An electronic epidermal sticker that monitors health has been patented by researchers and it can be easily applied to a patient’s wrist. A team at Purdue University has designed the 2cm advanced sticker solution, which moves healthcare one step closer to the concept of personalised care and wearable devices.
Wearable devices keep growing in popularity, from measuring UV exposure, to making off-site work safer and even soothing the effects of diabetes, and they seem to be integrated into many different sectors and markets.
The stickers that monitor health are made of cellulose, which is both biocompatible and breathable, and they are used to monitor physical activity and alert a wearer about possible health risks in real-time. Since paper degrades fast when it gets wet and human skin is prone to be covered in sweat, these wearable stickers were coated with molecules that repel water, oil, dust and bacteria.
Each sticker costs about 5p to produce, and can be made using printing and manufacturing technologies reportedly similar to those used to print books. Patterned in serpentine shapes to make the devices as thin and stretchable as skin, the stickers are comfortable to be worn.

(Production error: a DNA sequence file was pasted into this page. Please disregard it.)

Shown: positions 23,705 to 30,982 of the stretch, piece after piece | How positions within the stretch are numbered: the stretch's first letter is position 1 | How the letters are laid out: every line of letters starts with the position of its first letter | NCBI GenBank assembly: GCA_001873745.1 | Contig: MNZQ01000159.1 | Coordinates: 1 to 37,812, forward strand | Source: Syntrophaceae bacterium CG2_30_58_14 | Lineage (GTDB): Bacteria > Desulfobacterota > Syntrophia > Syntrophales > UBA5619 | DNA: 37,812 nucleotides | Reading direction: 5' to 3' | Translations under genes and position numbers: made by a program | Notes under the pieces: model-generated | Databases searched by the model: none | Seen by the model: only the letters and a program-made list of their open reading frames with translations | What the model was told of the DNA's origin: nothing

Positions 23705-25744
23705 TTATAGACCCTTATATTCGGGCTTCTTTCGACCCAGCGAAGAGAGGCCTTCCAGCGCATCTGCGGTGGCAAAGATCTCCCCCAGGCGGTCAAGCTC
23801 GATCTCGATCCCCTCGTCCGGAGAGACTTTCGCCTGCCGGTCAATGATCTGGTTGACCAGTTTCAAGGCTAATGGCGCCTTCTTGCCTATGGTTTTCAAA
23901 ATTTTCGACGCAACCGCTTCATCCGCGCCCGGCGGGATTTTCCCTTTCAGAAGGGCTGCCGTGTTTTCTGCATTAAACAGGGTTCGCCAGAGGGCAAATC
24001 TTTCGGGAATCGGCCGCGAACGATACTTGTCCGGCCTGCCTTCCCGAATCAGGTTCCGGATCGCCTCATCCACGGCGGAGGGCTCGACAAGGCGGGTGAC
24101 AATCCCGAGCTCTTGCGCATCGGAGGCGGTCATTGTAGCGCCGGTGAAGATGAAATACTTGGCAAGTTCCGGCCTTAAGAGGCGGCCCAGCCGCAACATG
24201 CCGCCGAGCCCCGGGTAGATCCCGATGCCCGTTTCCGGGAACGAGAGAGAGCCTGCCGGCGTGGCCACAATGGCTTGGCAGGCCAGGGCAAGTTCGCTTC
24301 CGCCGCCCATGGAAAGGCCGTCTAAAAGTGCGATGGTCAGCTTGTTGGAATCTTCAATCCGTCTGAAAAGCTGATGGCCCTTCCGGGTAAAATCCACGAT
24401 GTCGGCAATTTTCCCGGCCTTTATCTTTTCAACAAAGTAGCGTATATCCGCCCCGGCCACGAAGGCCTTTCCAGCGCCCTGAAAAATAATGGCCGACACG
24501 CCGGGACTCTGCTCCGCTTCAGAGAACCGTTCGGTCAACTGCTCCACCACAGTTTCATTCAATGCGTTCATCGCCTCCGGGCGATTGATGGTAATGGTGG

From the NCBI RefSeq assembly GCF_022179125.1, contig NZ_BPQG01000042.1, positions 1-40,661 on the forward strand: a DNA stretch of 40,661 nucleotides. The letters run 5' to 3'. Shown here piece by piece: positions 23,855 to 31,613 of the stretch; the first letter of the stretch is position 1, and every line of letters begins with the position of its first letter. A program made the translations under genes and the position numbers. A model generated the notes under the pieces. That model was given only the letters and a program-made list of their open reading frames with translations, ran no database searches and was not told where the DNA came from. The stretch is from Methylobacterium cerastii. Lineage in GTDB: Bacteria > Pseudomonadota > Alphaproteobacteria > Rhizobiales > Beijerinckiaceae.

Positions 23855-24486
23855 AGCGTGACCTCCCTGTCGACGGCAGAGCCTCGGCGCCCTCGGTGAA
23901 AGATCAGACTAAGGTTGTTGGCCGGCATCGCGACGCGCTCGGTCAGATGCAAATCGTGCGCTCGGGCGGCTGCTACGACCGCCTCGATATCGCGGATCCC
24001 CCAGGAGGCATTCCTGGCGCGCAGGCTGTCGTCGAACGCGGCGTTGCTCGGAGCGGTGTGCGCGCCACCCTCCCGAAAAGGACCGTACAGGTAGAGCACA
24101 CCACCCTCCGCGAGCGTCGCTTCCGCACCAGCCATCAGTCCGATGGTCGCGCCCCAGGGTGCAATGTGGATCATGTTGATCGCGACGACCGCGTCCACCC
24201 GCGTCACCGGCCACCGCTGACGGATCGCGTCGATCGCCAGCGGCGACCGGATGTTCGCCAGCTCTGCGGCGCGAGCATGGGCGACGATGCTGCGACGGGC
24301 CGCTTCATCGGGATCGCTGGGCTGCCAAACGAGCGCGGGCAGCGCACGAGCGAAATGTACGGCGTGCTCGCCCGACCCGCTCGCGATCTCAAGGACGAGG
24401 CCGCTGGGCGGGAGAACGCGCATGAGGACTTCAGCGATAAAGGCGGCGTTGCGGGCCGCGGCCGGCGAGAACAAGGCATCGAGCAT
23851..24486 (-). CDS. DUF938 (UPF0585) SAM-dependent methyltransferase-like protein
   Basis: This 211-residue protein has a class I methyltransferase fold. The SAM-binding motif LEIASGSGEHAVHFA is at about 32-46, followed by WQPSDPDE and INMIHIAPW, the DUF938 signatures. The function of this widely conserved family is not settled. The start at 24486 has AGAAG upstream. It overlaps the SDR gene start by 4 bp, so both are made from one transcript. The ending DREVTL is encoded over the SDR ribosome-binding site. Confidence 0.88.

The low cost of these wearable devices and their compatibility with large-scale manufacturing techniques, could enable the quick adoption of these new wearable sensors in a variety of healthcare applications.
The concept of personalised medicine is nothing new and experts have been working to personalise care to individuals’ needs for a while now. However, never before has it been possible to predict, examine and identify a patient’s requirements as extensively as is possible today.
Experts can now carry out whole genome sequencing, use data and informatics and exploit wearable technology to cater to specific people. Personalised medicine moves away from the ‘one size fits all’ approach to one that uses new methods to better manage individual health.
Embedding a personalised medicine approach into mainstream healthcare is the journey experts, scientists and healthcare professionals are broaching